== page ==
To use cost value to calculate the home’s value, you have to go through a very time-consuming process of buying a cost database, applying locational market factors, and depreciating for age and condition of the property.

Calling a Realtor

A realtor can definitely help you find comps and estimate your property value, but unfortunately most realtors will only do this if you’re going to list your home with them. Unless you have a realtor friend who’s willing to give you some help free of charge, this is not the best course of action.


Often the best way to value your property on your own is to combine multiple data sources. The easiest and fastest way to get a general and broad estimation of value is to use a combination of data from all of the above methods.

Review the listings (and sales if possible) that have taken place recently in your neighborhood. Check listing sites like Zillow, Redfin, or for listings. How do those homes compare to yours? Listings have descriptions for you to determine if that home has been updated compared to your own.

Surprisingly, land values from appraisal districts can be fairly accurate. Appraisal district records have square footage and land acreage measurements. And their land values are often pretty precise, as they typically do land value sales studies once a year throughout each neighborhood.

Do you have a shed, workshop or unattached building on your property but no clue how it adds value to your property? Check into the construction cost of that building with your homeowner's insurance broker. They may be able to tell you exactly what that shed in the back is worth. Remember, they have to pay for it if it's destroyed; it's in their best interest to know it's replacement cost.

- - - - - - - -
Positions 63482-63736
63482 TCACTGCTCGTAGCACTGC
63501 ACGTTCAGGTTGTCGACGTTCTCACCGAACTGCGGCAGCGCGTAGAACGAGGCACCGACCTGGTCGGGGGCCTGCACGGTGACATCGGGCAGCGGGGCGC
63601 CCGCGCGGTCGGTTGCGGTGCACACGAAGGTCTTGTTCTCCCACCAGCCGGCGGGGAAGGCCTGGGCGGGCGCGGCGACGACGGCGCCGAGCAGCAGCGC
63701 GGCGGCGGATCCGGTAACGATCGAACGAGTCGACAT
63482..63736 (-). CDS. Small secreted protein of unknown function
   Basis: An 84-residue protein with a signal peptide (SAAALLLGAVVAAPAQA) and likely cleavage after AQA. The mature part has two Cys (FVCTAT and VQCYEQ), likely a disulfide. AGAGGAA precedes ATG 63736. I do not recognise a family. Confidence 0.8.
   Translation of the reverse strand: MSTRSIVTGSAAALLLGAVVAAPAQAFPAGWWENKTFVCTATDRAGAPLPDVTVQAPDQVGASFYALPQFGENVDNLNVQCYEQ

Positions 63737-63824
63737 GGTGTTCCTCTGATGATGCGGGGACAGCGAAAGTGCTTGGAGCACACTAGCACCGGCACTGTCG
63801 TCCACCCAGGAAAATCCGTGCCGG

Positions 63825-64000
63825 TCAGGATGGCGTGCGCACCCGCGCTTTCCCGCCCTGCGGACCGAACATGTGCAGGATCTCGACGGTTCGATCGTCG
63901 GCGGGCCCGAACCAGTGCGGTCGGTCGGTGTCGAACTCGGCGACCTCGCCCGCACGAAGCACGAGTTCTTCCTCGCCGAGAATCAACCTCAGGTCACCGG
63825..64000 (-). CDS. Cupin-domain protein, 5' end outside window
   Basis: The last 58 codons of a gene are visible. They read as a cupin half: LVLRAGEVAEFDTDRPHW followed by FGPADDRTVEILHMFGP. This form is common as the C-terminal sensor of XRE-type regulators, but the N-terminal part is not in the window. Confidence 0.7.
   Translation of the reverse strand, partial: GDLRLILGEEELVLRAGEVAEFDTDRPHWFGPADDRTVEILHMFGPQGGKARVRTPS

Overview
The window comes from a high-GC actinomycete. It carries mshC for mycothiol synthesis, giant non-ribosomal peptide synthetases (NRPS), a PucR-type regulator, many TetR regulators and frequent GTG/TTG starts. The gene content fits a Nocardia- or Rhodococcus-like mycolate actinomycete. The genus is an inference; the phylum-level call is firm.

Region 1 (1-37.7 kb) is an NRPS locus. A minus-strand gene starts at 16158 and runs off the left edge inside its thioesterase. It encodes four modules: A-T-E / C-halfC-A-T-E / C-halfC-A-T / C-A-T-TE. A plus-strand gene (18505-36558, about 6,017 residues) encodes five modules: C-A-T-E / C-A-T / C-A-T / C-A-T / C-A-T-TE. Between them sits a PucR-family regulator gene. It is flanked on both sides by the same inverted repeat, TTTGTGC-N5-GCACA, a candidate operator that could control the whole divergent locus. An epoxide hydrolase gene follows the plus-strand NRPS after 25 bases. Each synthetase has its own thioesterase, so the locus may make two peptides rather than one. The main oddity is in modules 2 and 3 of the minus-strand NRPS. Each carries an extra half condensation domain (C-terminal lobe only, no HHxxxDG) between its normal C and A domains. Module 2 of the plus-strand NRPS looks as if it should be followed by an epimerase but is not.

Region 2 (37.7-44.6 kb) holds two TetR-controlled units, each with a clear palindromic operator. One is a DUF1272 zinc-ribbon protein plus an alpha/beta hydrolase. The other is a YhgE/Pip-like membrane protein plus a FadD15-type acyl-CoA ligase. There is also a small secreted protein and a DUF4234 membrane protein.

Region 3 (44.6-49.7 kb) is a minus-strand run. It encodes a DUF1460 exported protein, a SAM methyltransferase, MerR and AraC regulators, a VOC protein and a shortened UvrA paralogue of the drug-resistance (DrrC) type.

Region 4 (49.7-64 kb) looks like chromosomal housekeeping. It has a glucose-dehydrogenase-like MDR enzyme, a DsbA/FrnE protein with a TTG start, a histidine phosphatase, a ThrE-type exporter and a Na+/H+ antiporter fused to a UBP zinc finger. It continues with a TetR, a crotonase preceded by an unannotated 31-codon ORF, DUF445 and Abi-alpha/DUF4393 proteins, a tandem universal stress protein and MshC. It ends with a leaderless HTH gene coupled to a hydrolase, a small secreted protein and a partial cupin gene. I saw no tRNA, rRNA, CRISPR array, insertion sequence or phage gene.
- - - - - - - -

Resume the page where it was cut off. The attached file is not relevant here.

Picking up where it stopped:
Combining this data should give you a decent idea, but keep in mind a few things that affect property value when doing so:

  • Larger, corner, cul-de-sac, or greenbelt lots – adds value
  • Pools, hot tubs, saunas, or pergolas – adds value in most cases
  • Different school district than neighbors across the street? – changes the value a lot
  • Backs up to a major street? – can reduce value, but how much of a reduction depends on current market trends

Leave it to the Professionals

If you want to know the exact valuation of your property, it’s best to hire a professional. Appraisers are licensed by the State and are held to pretty high standards when it comes to valuing properties. Because of how time-consuming and in-depth appraisals are, they can cost $400 or more. But it’s the best way to get a very detailed report with an accurate value of your property.

You could also call a property tax consulting firm. When the county delivers your property valuation, we are great at telling you when it’s too high (which means higher taxes). And because we understand property value, we can help you come to a fair valuation for your property. Property tax consulting firms generally have more tools than a realtor to value your home, and we won’t puff-up and over-value your home like a realtor might do.

While valuing your own property isn’t impossible, even calculating a broad, approximate value of your home requires a good amount of time and patience. To get a more precise valuation, it’s best to call a professional.